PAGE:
The Land Knows You (prompt 17, Hour 14)

The land knows you, even when you are lost.
She is you.
She never forgets.
Your juices are her juices.
Your flesh is her flesh.
In cold city offices,
In filthy concrete streets,
Dressed in your warmest and heaviest
coats and boots,
She knows you. She greets you
with cool wind in hot places,
with warm sun in cold realms.
She displays her changing beauties
whether you are there to see them or not,
in case you return.
She is one with your pain and your joy.
She teaches your children
small beauties before they know how to learn.
She remembers your people
from before they succumbed to civilization.
She has tasted your blood.
On foreign seas, in strange lands,
her breath travels to greet and remind you
she is there. Her dust will find you across oceans.
Her rain is born in your homeland
and carried to where you are to remind you.
You cannot get so far away that the land
forgets you. You are never so lost
that she will not find you.
The land knows you, even when you
have not put a seed in the earth in decades.
The land knows you, even when you are lost.
You are never lost.

 

In Community (prompt 16, Hour 13)

In twos and threes the men arrive,
clean, well dressed, solemn.
Prayer shawls in packages tucked
under arms, white or colored caps
perched upon balding heads.

The building greets them,
swallows them up like sugar.
They mingle and mix as they unpack
their shawls, kiss the words on them,
drape them over their shoulders
and pick up prayer books.

It doesn’t matter if blind Sam or crazy Phil
or your angry brother-in-law are there.
All are greeted with ‘good Shabbas’,
and a nod, a handshake or a bow.
All Jews deserve a good rest. A day of peace.
Cessation from hostilities and grievances.
Ha-shem in his wisdom knew this.

In this place, all mitzvahs are honored.
All grief is shared. All joys lift all members.
Place of study. Place of learning.
Place of community. Place of shared meals.
Place of belonging. Place of holidays.
Place of fond memories and dear friends.
Our schul. Our synagogue.

The Breath of Life (prompt 15, Hour 12)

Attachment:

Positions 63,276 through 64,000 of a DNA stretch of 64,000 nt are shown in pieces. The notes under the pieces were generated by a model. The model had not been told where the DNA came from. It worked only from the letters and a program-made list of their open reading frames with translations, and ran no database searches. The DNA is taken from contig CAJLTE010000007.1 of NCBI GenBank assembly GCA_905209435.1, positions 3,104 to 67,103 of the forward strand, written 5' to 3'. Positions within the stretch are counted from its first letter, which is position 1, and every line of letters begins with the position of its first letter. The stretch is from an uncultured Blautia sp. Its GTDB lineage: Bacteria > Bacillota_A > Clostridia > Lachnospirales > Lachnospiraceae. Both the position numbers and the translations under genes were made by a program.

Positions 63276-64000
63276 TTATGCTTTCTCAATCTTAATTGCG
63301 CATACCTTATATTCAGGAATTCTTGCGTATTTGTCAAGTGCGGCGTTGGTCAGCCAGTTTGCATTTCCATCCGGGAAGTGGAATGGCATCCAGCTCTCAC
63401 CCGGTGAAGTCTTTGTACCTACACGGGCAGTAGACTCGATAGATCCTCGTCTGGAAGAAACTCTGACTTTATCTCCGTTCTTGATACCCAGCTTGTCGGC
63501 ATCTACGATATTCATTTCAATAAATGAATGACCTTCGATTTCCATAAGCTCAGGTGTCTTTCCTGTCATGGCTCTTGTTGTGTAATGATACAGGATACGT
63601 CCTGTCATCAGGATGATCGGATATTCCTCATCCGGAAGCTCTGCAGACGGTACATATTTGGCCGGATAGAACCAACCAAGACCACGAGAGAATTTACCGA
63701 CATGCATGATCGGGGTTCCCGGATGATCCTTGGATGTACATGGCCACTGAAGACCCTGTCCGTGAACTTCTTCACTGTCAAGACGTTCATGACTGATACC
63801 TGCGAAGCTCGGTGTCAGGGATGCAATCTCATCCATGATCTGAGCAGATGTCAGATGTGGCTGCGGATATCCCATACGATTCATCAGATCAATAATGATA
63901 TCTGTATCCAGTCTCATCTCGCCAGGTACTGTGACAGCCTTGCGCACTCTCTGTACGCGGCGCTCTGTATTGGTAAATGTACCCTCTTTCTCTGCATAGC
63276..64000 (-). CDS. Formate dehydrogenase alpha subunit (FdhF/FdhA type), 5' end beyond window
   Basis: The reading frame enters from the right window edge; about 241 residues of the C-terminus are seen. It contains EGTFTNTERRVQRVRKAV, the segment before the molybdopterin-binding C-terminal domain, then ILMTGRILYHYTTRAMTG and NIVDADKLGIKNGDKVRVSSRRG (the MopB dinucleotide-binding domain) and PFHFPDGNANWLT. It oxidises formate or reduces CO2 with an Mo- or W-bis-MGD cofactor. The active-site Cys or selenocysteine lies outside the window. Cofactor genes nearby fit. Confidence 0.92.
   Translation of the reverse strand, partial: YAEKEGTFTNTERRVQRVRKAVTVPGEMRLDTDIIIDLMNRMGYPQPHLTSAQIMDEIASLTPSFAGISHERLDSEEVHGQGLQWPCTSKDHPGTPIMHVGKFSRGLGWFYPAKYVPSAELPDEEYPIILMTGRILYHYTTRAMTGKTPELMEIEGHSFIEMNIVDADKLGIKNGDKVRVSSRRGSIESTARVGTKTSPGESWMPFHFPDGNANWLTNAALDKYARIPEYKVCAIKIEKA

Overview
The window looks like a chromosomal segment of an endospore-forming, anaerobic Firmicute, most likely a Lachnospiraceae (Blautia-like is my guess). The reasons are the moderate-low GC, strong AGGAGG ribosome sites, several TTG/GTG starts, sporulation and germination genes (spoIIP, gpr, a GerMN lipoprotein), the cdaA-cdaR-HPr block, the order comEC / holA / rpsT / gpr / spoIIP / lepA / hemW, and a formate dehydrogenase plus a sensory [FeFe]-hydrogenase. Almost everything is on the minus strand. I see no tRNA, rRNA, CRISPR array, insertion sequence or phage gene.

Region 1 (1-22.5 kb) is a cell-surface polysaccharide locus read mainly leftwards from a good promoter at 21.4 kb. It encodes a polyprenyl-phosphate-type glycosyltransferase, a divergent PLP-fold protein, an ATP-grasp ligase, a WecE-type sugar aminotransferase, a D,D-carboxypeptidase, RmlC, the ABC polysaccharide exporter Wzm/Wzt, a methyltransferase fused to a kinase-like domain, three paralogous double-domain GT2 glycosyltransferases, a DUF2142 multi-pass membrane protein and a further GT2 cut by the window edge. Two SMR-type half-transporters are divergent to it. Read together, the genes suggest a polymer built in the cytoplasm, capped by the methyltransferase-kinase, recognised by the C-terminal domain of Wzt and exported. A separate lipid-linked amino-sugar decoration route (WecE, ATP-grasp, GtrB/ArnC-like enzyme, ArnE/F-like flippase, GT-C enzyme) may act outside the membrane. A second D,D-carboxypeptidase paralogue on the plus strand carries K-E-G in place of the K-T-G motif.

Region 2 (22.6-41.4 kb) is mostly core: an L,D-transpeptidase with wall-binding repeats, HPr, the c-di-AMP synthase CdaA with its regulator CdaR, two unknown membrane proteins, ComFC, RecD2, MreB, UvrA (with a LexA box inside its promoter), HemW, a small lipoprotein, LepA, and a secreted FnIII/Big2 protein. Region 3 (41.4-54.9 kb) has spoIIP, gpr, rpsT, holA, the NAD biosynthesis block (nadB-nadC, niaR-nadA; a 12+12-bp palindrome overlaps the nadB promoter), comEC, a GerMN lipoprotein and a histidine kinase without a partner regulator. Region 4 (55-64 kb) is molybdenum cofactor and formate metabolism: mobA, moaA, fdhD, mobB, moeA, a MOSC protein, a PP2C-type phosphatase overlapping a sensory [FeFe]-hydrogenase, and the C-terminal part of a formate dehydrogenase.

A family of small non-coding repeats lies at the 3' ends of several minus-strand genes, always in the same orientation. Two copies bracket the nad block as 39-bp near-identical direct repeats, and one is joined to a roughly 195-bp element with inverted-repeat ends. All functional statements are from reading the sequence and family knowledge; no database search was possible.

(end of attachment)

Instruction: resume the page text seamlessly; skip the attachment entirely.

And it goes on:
Original Text for Erasure Poem:  The Breath of Life by John Burroughs

As life nears its end with me, I find myself meditating more and more upon the mystery of its nature and origin, yet without the least hope that I can find out the ways of the Eternal in this or in any other world. In these studies I fancy I am about as far from mastering the mystery as the ant which I saw this morning industriously exploring a small section of the garden walk is from getting a clear idea of the geography of the North American Continent. But the ant was occupied and was apparently happy, and she must have learned something about a small fraction of that part of the earth’s surface.

I have passed many pleasant summer days in my hay-barn study, or under the apple trees, exploring these questions, and though I have not solved them, I am satisfied with the clearer view I have given myself of the mystery that envelops them. I have set down in these pages all the thoughts that have come to me on this subject. I have not aimed so much at consistency as at clearness and definiteness of statement, letting my mind drift as upon a shoreless sea. Indeed, what are such questions, and all other ultimate questions, but shoreless seas whereon[Pg vi] the chief reward of the navigator is the joy of the adventure?

Sir Thomas Browne said, over two hundred years ago, that in philosophy truth seemed double-faced, by which I fancy he meant that there was always more than one point of view of all great problems, often contradictory points of view, from which truth is revealed. In the following pages I am aware that two ideas, or principles, struggle in my mind for mastery. One is the idea of the super-mechanical and the super-chemical character of living things; the other is the idea of the supremacy and universality of what we call natural law. The first probably springs from my inborn idealism and literary habit of mind; the second from my love of nature and my scientific bent. It is hard for me to reduce the life impulse to a level with common material forces that shape and control the world of inert matter, and it is equally hard for me to reconcile my reason to the introduction of a new principle, or to see anything in natural processes that savors of the ab-extra. It is the working of these two different ideas in my mind that seems to give rise to the obvious contradictions that crop out here and there throughout this volume. An explanation of life phenomena that savors of the laboratory and chemism repels me, and an explanation that savors of the theological point of view is equally distasteful to me. I crave and seek a natural explanation of all phenomena upon this earth,[Pg vii] but the word “natural” to me implies more than mere chemistry and physics. The birth of a baby, and the blooming of a flower, are natural events, but the laboratory methods forever fail to give us the key to the secret of either.